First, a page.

— As tomatoes ripen their fruit, cut back on watering to avoid split fruits. Keep removing suckers all summer long. Look at this post, this one, and this one for basic information about growing tomatoes.

— it’s not too late to extend a garden bed or start a new one, and it’s always a great idea to eliminate some lawn: spread a 3-4 inch layer of cedar or hemlock bark mulch over the area to kill the grass. In the fall, you’ll be able to plant right through the dying grass and mulch. I mulched an area of lawn about a month ago and am scattering perennials seeds there as they ripen. Columbine is almost finished ripening seed, and coreopsis seed ripens nearly every day.

— it will soon be a good time to prune woody plants. Once all growth, flowering, and fruiting are done, the plants are relatively resting, giving you a window of time to prune before they get ready for their next critical task: leaf abscission (shutting down for the winter). I do most of my pruning in winter, but I also prune back shrubs as needed after they have ripened their fruit.

— follow a sustainable lawn care regimen: if you feel you must fertilize your lawn, best practice is to give it no more than two applications of slow-release organic fertilizer each season, around Memorial Day and Labor Day. It’s too late now to reseed bare areas: wait until early fall. (Better still, if you have a place where grass won’t grow, plant something that will, like shade-loving native perennials.) Let the grass grow at least 3″ tall for maximum photosynthesis. Lawns do not need water now (or ever), but if you do water, do it infrequently and deeply to encourage deep root growth. One inch of water once a week is much better than a few minutes each day. But remember: the more you water, the more you’ll have to mow! If you hold off on watering entirely, your lawn will go dormant until the next rain, but it will not die.

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It’s a lazy time for humans in the garden but a busy time for birds, as several native shrubs ripen their fruits. Elderberry, grey dogwood, and black chokeberry fruits (shown here) are gradually ripening, and the birds check them out every day. Hazelnuts ripened this week, and all that’s left are piles of hulls on the ground.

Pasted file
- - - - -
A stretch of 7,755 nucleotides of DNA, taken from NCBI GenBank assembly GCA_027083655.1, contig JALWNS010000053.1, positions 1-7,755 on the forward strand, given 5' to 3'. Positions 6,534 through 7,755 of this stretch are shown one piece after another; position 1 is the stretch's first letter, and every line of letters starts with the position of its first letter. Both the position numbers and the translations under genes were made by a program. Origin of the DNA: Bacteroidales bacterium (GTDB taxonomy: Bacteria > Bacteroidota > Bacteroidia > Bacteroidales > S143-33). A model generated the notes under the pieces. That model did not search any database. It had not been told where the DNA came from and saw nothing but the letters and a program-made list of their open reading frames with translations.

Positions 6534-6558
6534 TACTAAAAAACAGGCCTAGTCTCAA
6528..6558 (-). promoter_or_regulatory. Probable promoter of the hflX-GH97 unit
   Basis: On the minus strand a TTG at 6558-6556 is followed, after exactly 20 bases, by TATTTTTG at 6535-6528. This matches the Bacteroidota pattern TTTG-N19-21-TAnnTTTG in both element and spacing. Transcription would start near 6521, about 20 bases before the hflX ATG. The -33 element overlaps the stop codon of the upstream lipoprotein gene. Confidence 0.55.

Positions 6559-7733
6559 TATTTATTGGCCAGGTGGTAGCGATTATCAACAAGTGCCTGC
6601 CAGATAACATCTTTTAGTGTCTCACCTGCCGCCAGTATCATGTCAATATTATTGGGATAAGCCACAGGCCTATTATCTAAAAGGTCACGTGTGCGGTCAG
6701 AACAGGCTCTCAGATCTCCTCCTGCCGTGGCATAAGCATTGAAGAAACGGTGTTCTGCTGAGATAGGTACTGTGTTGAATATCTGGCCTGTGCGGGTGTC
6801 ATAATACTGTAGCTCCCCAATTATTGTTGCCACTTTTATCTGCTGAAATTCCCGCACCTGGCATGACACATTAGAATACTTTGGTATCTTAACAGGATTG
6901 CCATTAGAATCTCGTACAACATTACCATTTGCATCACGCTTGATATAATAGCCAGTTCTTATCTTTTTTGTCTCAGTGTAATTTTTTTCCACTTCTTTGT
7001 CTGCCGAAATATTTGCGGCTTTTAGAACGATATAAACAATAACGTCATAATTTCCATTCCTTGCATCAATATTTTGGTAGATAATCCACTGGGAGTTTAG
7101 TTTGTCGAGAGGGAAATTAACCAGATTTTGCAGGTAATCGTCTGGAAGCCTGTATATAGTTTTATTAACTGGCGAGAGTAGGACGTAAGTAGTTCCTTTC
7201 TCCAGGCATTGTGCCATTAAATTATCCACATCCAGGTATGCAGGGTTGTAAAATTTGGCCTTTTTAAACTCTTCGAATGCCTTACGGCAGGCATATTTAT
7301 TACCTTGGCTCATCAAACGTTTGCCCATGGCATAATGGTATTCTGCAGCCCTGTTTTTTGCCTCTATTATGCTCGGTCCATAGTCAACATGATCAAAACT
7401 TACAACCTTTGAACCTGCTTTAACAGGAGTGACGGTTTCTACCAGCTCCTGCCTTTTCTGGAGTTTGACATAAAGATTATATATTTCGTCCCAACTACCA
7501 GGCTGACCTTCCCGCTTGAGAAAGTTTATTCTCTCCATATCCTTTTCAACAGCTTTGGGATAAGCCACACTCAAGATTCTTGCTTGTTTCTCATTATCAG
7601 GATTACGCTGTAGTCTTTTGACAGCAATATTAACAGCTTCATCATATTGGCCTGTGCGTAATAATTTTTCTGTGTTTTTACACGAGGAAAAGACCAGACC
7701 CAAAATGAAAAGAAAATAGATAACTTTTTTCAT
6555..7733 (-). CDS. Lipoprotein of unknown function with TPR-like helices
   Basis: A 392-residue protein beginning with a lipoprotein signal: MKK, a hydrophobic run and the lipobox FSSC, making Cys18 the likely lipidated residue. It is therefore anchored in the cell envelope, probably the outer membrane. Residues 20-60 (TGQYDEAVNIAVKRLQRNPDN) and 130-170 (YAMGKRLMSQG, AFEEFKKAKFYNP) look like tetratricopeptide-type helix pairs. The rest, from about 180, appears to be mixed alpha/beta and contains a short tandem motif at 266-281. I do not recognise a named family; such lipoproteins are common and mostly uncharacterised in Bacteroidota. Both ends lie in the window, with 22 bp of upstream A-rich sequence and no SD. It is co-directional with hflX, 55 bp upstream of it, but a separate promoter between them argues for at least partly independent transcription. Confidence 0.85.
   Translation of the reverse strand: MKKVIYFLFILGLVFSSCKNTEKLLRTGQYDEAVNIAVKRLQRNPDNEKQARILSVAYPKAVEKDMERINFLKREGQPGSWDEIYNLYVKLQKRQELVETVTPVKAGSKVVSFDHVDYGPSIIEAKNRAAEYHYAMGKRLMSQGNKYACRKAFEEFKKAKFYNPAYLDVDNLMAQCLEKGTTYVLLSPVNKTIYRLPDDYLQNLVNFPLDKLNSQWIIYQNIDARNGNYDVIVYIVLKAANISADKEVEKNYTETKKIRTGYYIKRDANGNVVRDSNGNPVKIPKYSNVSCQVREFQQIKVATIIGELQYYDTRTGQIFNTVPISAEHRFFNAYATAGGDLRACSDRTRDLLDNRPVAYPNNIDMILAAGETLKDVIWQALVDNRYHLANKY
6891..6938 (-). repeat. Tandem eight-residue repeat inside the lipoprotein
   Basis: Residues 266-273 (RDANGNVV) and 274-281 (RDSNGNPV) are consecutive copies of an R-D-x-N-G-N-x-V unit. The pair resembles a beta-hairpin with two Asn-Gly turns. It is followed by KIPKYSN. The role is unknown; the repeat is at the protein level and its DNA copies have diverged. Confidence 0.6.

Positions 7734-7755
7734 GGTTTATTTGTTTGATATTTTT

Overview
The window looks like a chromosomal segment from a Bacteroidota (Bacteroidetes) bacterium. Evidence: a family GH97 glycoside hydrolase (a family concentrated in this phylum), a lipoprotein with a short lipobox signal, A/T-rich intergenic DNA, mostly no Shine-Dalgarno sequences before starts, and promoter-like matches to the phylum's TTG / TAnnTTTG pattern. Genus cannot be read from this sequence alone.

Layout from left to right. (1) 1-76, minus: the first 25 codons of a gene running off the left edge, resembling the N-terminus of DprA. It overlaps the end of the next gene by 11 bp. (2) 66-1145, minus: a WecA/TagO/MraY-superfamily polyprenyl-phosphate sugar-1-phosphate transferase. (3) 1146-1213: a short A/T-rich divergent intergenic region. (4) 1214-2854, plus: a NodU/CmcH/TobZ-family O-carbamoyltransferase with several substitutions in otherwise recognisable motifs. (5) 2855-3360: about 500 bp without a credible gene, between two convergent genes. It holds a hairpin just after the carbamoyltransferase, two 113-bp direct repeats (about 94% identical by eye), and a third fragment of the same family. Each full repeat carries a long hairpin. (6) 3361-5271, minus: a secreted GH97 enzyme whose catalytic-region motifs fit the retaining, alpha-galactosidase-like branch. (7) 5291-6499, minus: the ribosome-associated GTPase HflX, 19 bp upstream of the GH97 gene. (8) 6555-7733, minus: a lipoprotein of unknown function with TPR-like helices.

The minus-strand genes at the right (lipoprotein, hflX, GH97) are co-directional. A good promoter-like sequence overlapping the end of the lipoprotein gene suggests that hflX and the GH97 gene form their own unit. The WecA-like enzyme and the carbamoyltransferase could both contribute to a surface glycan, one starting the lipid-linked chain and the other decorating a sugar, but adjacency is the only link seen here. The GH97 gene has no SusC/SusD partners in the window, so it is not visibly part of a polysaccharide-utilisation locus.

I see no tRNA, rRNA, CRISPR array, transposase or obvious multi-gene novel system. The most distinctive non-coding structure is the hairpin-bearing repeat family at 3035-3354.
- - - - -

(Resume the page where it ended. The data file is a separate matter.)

My latest Backyard Environmentalist column appeared on the North Jersey newspapers website and in the Glen Rock Gazette today. Please take a few minutes to check it out.

Stay cool, and enjoy the garden this week!

The Lamiaceae

Beebalm (Monarda fistulosa) began to bloom this week.

Beebalm (Monarda fistulosa) is an easy-to-grow native plant that belongs to the Lamiaceae, or mint family. The square stems, strongly opposite leaves, and lipped flowers are family characteristics.

The Lamiaceae (the “-aceae” ending, pronounced “A-C-A,” always denotes a family) is a large and widespread plant family that includes over 230 genera and 7,000 species, mostly forbs (non-woody flowering plants) or small woody plants. It is commonly referred to as the mint family, and it includes most of our common culinary herbs, including the mints, basil, thyme, marjoram and oregano, rosemary, sage, and lavender. It also includes many familiar garden plants: in addition to beebalm (bergamot, Monarda), these include Agastache, Ajuga, Callicarpa, Caryopteris, Coleus, Glechoma (a weed), Lamium, Nepeta (catmints), Physostegia virginiana (obedient plant, a native perennial), Salvia (ornamental sages), and Stachys.

The aromas and flavors that make many members of this family pleasing to us as culinary herbs make them displeasing to animals. Most furry pests, like deer and rabbits and woodchucks, avoid all members of this family, which is why you can plant most culinary herbs (with the exception of parsley and dill, both members of the Apiaceae) in an unfenced garden. Although some insects do attack mints, most critters leave them alone.

Which leads us to their greatest benefit in the garden: they are distasteful to most four-footed garden pests, so if you scatter them throughout the garden, they protect or hide the more appealing plants. For example, Asters, Coreopsis, Phlox, and Echinacea are extremely attractive to deer and rabbits.But it you place these plants among members of the mint family, and they are much less likely to be eaten.

There are numerous native family members. Best known are several species of Monarda: M. fistulosa, shown above, blooms in shades of pink and lavender; M. didyma has bright red flowers. Both are about 3-4′ tall, perennial, and very easy to grow as long as they get at least half a day of sun. M. punctata, dotted mint, is an annual, although it self-seeds easily. It’s about 2′ tall, also a sun-lover, and is in bloom right now.